could lead to an inflated sense of confidence, which may be counter-productive outside the
training environment.”

Really ! someone better inform the many European countries such as the Netherlands that they must be doing it wrong. The Victorian and NSW governments still provide such programs run in miniature traffic environments ,the NSW program is called the Community and Road Education Scheme (CARES),which is run by the NSW Police and provide outdoor  lessons include bicycle safety checks, basic riding skills and obstacle course, riding on the road environment training track which features a roundabout, traffic lights and other ‘real life’ road characteristics.

What was interesting in the study by The ARRB group that it referenced a number of studies and two that stated:

 The literature review also revealed that traffic centres such as that operated by the AFP, have
little to offer children in the development of bicycle and related road safety skills. Scientific
evaluations conducted in Europe in the 1970s and early 1980s revealed that such off-road
facilities did not adequately simulate the real traffic environments and were not effective in
improving the behaviour of children who underwent training; training conducted in the real road
environment was found to be significantly more effective than that conducted off-road (Christie
2000). A more recent study by Hughes and Pietro (2004) concluded that no clear evidence
existed that traffic centres are an effective road safety education strategy, and it was not
possible to support the establishment of such facilities. In addition, such centres may
inadvertently encourage students to become over-confident about their ability to cope safely in
 Christie's study of 2000 was sighting the effectiveness of off road training facilities for novice drivers and not for bicycle training or proficiency, and shouldn't have been sighted as a reference for the analysis of the two courses. These types of facilities shouldn't be assessed by annual road toll figures, but in children's awareness of traffic and the ability the learn traffic signs and signals in a safe environment. Christie doesn't give a good analysis of the Bike Ed course in Victoria which the ACT Bike Ed course is based on either in another report.
Do artificial traffic environments give a false sense of confidence? I wouldn't expect so as most children and school students would ride on cycle paths that are physically separated from the road traffic. The major issues are at  road intersections, particularly ones that are not signalised. That's when in my view ,facilities like the ones below are needed.

This relatively new site at Sydney Park , Alexandria which opened in 2004 is run as part of the Community and Road Education Scheme (CARES).The issue I have with these facilities as that are not are true representation in the sense of existing or new bicycle facilities in the road environment like cycle lanes and separated paths.

The picture of cycle education in the Netherlands highlights the separate cycle facilities in a true representation of a traffic roundabout. They learn how to react in traffic, keep distance and read traffic signs.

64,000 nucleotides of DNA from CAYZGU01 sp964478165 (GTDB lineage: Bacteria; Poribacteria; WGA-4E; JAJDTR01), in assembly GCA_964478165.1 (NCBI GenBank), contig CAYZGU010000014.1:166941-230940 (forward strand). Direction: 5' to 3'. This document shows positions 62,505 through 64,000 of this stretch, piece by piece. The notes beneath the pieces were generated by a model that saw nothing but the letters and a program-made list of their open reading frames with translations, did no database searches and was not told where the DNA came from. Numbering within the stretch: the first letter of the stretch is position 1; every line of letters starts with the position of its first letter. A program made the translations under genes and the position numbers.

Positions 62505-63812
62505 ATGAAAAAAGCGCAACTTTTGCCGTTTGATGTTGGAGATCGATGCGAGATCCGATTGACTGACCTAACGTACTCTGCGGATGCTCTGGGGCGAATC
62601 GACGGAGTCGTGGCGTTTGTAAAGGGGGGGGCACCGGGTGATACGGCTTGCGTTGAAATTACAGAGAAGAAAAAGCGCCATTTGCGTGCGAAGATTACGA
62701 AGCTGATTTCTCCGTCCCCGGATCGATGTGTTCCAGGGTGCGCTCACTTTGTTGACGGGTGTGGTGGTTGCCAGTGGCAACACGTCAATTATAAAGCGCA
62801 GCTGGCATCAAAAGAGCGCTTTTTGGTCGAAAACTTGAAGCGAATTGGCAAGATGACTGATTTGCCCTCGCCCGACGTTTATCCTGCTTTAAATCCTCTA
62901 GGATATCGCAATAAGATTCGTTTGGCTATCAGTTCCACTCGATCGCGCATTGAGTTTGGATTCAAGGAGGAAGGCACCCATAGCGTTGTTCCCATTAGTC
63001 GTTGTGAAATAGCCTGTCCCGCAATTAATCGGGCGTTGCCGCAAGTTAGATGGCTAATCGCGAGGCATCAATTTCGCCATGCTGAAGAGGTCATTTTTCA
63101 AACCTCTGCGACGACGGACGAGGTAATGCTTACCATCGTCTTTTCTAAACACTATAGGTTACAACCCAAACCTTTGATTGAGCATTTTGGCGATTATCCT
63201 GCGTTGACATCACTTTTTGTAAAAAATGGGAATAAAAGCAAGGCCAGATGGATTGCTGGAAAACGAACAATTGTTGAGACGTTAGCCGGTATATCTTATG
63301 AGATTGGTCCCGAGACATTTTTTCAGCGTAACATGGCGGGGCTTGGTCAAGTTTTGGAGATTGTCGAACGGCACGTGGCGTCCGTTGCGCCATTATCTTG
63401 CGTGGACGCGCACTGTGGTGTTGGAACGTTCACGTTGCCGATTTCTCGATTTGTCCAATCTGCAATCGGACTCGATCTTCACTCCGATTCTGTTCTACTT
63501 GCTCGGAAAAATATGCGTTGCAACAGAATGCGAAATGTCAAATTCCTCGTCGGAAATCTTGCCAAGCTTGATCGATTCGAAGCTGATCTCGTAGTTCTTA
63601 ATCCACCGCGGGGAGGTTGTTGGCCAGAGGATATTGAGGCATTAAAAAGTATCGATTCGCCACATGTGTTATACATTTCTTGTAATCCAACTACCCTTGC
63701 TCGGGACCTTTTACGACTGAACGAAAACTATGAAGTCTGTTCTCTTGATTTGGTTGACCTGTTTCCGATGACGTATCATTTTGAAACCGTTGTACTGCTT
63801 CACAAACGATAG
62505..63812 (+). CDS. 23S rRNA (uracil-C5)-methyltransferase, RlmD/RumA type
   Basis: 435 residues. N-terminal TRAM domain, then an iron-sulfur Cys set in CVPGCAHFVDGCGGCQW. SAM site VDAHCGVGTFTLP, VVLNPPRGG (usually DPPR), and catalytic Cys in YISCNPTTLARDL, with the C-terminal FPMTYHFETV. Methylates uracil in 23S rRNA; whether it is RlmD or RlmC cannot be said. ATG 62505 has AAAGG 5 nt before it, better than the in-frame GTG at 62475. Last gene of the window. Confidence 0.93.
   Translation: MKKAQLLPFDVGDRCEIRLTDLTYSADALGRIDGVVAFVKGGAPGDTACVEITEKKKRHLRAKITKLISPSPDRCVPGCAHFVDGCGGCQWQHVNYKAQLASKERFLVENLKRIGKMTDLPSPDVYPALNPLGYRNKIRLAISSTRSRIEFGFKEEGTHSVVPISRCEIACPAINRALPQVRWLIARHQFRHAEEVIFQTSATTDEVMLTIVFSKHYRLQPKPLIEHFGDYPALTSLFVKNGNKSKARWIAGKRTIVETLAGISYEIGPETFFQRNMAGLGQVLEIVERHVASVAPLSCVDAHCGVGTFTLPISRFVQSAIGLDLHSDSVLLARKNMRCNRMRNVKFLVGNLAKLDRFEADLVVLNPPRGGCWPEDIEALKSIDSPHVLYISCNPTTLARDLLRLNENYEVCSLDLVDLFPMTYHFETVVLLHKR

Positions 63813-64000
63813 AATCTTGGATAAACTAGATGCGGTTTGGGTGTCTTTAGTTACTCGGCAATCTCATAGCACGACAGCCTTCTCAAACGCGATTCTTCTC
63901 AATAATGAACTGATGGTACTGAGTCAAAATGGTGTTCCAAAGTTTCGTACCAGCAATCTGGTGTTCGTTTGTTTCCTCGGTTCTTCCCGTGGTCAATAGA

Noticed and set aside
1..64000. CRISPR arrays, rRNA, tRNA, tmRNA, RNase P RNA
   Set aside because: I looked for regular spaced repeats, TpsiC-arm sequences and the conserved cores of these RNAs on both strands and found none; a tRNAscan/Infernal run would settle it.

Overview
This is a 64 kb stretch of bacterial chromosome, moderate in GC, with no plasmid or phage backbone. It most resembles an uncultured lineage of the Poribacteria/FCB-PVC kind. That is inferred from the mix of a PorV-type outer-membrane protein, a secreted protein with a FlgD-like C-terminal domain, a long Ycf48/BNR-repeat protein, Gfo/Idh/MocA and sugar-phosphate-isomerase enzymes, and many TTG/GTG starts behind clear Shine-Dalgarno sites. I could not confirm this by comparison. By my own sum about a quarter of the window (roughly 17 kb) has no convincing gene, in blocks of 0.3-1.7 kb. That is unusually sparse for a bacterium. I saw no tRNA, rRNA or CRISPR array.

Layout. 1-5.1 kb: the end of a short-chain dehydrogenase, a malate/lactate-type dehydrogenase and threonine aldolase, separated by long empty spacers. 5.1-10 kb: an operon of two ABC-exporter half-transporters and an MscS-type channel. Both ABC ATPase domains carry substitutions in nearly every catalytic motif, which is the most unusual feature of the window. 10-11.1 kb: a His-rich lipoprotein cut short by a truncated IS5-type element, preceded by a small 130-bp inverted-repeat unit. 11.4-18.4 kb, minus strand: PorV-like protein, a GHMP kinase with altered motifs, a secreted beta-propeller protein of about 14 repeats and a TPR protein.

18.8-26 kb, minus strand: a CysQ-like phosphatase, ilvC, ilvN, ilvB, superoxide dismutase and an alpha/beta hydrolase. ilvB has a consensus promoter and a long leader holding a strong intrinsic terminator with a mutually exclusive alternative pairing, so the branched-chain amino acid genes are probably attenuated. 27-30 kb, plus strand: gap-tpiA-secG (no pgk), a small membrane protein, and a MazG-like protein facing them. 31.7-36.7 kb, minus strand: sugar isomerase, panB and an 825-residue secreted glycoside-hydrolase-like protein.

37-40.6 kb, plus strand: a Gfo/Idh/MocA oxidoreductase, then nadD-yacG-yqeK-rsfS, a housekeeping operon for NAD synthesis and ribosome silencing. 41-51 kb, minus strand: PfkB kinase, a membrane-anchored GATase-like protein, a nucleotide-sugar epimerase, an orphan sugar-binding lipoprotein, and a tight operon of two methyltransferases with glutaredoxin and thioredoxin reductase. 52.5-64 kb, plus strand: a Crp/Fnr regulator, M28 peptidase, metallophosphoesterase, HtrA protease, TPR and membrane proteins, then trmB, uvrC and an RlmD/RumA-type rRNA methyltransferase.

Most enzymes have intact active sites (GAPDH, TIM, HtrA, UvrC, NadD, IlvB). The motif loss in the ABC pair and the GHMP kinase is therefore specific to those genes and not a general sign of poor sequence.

Getting back to the Cycle Education program in Canberra which provides good skills, a better quality facility is definitely needed than just  a school playground and a traffic roundabout marked in chalk. Some schools have better access to good cycle networks than others and are ideal for school based cycle education but a few central facilities need to built that provides adequate cycle training and proficiency.

Wednesday, February 2, 2011

Northern Ireland backing Mandatory helmet law (MHL)

Northern Ireland looks likely to back Mandatory Helmet laws after a vote in the Assembly was in favor 20 to 18. The private member’s bill had been tabled by Pat Ramsey of the SDLP, who is seeking to make helmets compulsory with a £50 fine for any cyclist caught not wearing one.

Tim Edgar of CTC told BBC News: "We want to make cycling as safe as possible, just like the supporters of this bill.
"But there's robust evidence that making helmets compulsory puts people off cycling in the first place.
"That would have a significant impact on the current levels of cycling which we've worked so hard to increase over the last few years.
“Money and time needs to be invested to tackle the causes of road dangers such as speeding traffic,” he continued.
“Safer, well-designed roads must be a priority and children should be given the skills and confidence to use them, through on-road training and practical guidance.
“For a relatively small sum of money, we could give every child the opportunity to cycle safely and enjoy all the benefits that brings.”

Last year in another part of the British Isles, Jersey,  politicians rejected 25 to 24 the law for adults, but agreed to make them compulsory for under-18s.

Many politicians argued whether it was the States' place to compel people to wear helmets.
Deputy Phil Rondel said the emphasis should be on teaching people the importance of wearing a helmet, rather than forcing them to.
Deputy Sean Power said: " I wear a helmet 99% of the time, but I don't want to be forced to wear a helmet 100% of the time."
Politicians agreed 32 votes to 16 to make it law for under-18s to wear a cycle helmet.

Canberra noticed a fall in cycling rates after the introduction of the law in 1991 and  given the low rate of cycling  this was  a concern that hasn't been fully realized ,until now. You could argue that cycling commuter rates have been increasing but that has largely been due to some infrastructure improvements, the real concern is the low rate of overall cycling and especially school children/students which hardly cycle at all. Those children and adolescents would be reluctant to start cycling to work or university in the years to come. Many parents I know view cycling as dangerous would not let there children cycle to school or the local park.

Can one have a cycle friendly city with mandatory bicycle helmet laws ,many would argue no and I would be one of them. What we need  is to encourage cycling culture, one that doesn't require helmets ,high visibility clothing and lycra. What would that look like I wonder................